Months of battle in the press and now in the court has ended with the High Court on Friday
evening discharging a temporary order halting a multi-billion-dollar state project to run new low and medium transmission lines and introduce over 25,000 smart meters.
The discharging of the order means that Chinese contractor, China National Machinery Import (CMC) and its partner Export Corporation and China Sinogy Electric Engineering Co. Limited Consortium can now collect its advance and start work.
However, the court case will continue to raise lingering questions about the procurement laws after it became clear that the track record of the Chinese contractor was not taken into account during the evaluation of the bidders.
That and the fact that it was decided after tenders were opened that the Chinese contractor will be paid more than $1B over the engineer’s estimate.
At least two independent reports have criticized the work of CMC with regards to seven sub-stations and a submarine cable it has built, to the tune of US$40M.
The bids for the contract were opened since February last year. After months of questions, Government finally admitted late last year that Cabinet has granted its no-objections to the contract.
The award was objected to by Fix-It Depot which teamed up with Colombian-owned Enrique Lourido for the contract
During the emergency session on Friday, Chief Justice Yonette Cummings-Edwards in a late evening session discharged the Order Nisi issued in favour of Paul James of Fix It Depot who had asked the court to grant orders to quash a decision to award a contract for the rehabilitation of 328 km of GPL’s electricity distribution network.
The court had previously, on Monday, issued the Order Nisi halting the award decision with a
return date of March 6, 2017.
Less than 24 hours after the order was issued, the Court brought the matter forward to Thursday, February 16, 2017 ordering the parties to serve their respective affidavits by Friday, February 17 and putting the matter down at 4 pm.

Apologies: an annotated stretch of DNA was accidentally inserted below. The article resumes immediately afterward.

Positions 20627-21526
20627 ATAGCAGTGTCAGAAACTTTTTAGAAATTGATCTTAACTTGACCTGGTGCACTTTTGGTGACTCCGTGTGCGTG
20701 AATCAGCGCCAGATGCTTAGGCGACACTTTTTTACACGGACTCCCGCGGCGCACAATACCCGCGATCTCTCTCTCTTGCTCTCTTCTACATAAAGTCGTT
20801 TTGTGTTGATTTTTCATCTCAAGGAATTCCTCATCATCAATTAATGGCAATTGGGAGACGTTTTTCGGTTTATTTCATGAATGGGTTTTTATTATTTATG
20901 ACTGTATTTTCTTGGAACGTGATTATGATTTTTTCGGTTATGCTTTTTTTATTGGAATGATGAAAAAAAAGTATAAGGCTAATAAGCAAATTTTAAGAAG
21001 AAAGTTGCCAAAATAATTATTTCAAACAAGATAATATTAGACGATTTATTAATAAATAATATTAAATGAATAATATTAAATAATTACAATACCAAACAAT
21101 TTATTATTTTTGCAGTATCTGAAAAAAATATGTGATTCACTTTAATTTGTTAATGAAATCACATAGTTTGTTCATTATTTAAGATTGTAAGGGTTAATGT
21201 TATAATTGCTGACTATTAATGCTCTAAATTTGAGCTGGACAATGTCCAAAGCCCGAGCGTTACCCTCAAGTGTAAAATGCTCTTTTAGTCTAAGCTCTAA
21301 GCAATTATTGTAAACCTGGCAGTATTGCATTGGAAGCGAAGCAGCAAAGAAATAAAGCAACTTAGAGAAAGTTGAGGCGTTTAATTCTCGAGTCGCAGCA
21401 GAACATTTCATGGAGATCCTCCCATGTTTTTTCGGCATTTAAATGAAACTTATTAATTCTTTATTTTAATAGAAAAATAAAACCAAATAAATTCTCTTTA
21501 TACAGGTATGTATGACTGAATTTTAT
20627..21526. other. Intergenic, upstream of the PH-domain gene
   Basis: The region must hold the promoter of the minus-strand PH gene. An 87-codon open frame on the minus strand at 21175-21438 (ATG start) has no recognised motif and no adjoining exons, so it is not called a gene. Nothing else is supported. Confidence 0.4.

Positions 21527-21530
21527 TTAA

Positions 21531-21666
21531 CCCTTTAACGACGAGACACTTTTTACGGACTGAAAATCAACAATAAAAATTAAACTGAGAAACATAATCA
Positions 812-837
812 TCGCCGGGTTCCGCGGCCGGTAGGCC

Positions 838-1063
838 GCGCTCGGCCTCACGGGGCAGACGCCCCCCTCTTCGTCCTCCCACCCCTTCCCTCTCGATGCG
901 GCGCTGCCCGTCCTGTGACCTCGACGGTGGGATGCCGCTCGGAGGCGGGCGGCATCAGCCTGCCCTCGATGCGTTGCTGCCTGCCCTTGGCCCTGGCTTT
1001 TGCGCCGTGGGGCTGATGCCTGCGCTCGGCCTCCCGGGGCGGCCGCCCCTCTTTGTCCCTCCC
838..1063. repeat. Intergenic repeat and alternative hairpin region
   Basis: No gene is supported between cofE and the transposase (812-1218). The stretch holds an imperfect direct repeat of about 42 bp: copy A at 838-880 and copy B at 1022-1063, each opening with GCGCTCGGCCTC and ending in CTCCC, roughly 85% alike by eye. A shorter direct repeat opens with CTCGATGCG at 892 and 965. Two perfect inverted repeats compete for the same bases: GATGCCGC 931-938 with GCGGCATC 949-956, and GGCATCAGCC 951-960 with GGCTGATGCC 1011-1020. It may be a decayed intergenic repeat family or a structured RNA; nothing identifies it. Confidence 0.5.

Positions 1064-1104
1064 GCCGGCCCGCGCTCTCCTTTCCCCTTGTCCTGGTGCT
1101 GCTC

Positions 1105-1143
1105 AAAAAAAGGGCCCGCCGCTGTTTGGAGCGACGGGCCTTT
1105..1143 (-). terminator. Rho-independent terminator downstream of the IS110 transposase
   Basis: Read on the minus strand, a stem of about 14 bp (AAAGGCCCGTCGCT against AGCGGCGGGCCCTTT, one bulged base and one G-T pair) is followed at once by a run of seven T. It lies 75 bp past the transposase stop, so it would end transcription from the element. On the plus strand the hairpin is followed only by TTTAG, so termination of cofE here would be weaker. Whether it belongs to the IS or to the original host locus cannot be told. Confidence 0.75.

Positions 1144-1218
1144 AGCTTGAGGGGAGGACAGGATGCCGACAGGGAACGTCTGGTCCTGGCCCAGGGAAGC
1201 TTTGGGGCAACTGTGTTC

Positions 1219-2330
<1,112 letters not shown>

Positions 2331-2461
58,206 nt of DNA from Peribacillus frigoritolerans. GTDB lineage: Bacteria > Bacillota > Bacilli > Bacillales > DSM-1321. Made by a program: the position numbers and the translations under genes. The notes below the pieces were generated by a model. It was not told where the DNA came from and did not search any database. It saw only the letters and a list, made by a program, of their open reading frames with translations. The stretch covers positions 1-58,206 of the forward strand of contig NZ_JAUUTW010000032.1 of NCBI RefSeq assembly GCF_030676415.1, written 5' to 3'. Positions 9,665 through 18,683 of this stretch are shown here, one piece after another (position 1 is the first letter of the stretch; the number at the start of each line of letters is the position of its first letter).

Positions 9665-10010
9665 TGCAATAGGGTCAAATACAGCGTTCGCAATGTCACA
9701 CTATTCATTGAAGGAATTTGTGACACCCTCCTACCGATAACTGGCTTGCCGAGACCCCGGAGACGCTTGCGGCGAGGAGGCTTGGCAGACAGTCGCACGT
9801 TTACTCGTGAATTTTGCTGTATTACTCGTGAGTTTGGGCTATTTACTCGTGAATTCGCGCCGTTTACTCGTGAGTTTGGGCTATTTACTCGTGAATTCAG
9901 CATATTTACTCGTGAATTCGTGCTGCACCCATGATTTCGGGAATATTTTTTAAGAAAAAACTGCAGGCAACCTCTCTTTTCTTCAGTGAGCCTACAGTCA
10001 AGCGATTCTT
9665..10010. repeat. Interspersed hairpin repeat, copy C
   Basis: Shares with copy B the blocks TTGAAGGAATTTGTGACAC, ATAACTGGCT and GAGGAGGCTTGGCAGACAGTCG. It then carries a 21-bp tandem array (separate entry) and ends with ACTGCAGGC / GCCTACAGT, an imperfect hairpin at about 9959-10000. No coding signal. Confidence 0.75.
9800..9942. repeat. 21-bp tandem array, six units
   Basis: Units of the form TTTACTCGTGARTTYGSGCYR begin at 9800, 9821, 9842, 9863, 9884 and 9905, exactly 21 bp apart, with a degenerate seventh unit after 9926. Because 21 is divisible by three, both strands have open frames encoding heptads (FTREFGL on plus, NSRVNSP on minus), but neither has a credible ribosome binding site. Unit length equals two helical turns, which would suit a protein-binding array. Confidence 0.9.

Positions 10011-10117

Attorney General Basil Williams himself appeared for the state and urged the court to discharge the order, alleging that the application had no merit, that Fix It had failed to disclose that the Procurement Act does not apply, but rather IDB procurement rules apply; that Fix It should have challenged the bid rules before the submission of the tender and that Fix It failed to write the IDB in accordance with the established rules.
He stated that the matter was extremely urgent as the contract at challenge had already been signed and that the monies were about to be disbursed and if the contract was about to go forward Guyana would lose the money allotted and blackouts would continue.
Attorney Devindra Kissoon, who appeared for Fix It, in rebutting the state’s argument, argued that there had been full disclosure that the IDB procurement rules applied, and that those rules applied because of the Procurement Act.
He insisted that the process of awarding the tender was flawed since not only did the tender document not contain specific and objective weighting criteria as was required by the IDB procurement rules, but that qualification criteria were changed after the tender had closed.
He stated that by failing to specify weighting criteria as was required by the rules, the tender evaluation process was left open to impermissible subjectivity- Fix It being disqualified because it did not have sufficient projects of the “nature and complexity” of the project at hand.
He argued that the terms, nature and complexity were not defined and since no objective criteria were specified the tender was awarded in breach of the IDB rules and without the required transparency and fairness necessary to make the decision legal.
According to Kissoon, the criteria of annual revenue for the companies were changed post-tender without letting Fix It know, rendering the process unfair and illegal.
He also cited numerous cases where contract awards were quashed in identical cases, and case law which said that Fix It could not challenge the tender and until reasons were given for its disqualification, any challenge would be premature.